The Samsung Galaxy S8 is basically perfect. It has everything you could ever want in a phone: a crystal clear 5.8-inch display, waterproof body, and a futuristic camera. It’s also incredibly boring.
The problem is, our phones are already sleek black slabs with crystal-clear screens and high-definition cameras. Seven years ago, new features on a phone mattered, but now we’ve reached a plateau, and even a dream machine like the Galaxy S8 is pretty much just an uninspiring upgrade to whatever device you’re reading this article on.
When the iPhone 4 launched in 2010, it added a camera flash, a front-facing camera for video calls, a screen with double the resolution, a glass and aluminum design, a gyroscope that enabled smooth augmented reality apps, and double the storage of its predecessor. In the beginning of the decade, every new model changed the way we used our phones (think Snapchat would have ever become a thing without a selfie camera?) as the smartphone era came of age.
Now, every top of the line phone shoots 4K video. They all measure steps, map out routes, and can answer most questions you ask them out loud. That leaves phone makers with two choices: refine the existing feature set, or come up with new features. The S8 does an admirable task of trying both of these things, but even features that are marketed as game-changers aren’t really all that interesting.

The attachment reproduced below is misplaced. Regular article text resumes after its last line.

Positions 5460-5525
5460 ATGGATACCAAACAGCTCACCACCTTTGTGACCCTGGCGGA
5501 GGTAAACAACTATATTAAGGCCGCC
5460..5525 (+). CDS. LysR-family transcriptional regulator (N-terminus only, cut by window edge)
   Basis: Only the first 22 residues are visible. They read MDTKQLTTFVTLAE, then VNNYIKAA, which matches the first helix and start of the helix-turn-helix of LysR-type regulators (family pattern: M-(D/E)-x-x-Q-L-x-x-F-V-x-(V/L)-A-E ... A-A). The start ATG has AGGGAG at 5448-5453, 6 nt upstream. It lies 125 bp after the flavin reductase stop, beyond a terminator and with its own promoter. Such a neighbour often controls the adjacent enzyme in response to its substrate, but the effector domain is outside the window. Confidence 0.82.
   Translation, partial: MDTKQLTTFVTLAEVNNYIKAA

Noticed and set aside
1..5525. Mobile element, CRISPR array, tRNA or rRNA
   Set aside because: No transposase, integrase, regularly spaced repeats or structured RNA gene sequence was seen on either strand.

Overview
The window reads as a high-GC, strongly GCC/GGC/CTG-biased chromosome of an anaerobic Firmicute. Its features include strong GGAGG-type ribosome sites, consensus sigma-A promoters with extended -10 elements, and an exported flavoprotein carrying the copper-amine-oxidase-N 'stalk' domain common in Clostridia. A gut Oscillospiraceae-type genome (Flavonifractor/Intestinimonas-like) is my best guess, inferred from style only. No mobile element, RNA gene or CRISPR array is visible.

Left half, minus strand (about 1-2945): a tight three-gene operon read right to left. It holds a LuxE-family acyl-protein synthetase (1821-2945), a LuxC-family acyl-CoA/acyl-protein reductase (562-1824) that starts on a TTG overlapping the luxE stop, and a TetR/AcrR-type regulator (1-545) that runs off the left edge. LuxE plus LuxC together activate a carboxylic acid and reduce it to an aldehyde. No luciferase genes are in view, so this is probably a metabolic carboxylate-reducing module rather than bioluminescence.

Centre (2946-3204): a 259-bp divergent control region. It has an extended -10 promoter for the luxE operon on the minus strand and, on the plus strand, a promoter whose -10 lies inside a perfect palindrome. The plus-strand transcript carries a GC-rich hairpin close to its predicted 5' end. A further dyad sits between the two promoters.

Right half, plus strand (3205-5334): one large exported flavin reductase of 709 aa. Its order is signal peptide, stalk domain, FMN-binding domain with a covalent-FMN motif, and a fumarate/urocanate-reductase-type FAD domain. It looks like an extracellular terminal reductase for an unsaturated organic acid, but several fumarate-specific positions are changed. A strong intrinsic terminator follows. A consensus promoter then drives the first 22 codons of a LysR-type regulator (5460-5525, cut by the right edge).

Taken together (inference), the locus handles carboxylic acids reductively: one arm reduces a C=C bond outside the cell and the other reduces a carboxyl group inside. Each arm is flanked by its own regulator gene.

Samsung DeX, for example, lets S8 users dock their phone and attach a monitor, keyboard, and mouse. This would have been cool a few years ago, but laptops and tablets are so thin that people already carry computers if they need them (nobody carries a keyboard, mouse, or monitor). And since everything you do on a mobile device is usually saved into a linked cloud service, opening it up on a larger screen is as easy as just switching to your computer. Docking a phone to a larger screen would make sense if the phone was some treasure trove of unique information, but tech giants have successfully blurred the lines between devices and the cloud to the point that it seems senseless. Microsoft launched a similar feature for its Windows phones in October 2015, and it still wasn’t enough to save the platform from sliding into obscurity.
Most of the major device makers, including Samsung, see Virtual and Augmented Reality as the next frontier for phones, but aren’t sure quite what to do with it yet. Samsung’s Gear VR headset offers an experience that seems to offer neither the affordability of Google Cardboard (which is basically free) nor the optimized experience of the Oculus (multiple screens, a 90Hz refresh rate, etc.). Until virtual reality moves beyond funny tech demos and into serious productivity or social apps, it’s not clear that people will be demanding that their smartphone supports VR. Rather, the smartphone might go the way of the desktop computer, transitioning into a hub connecting other portable smart devices like watches and glasses. Right now, the S8 is the final symbol of an industry that’s reached a plateau. It makes us yawn, but the future it enables could make us gasp.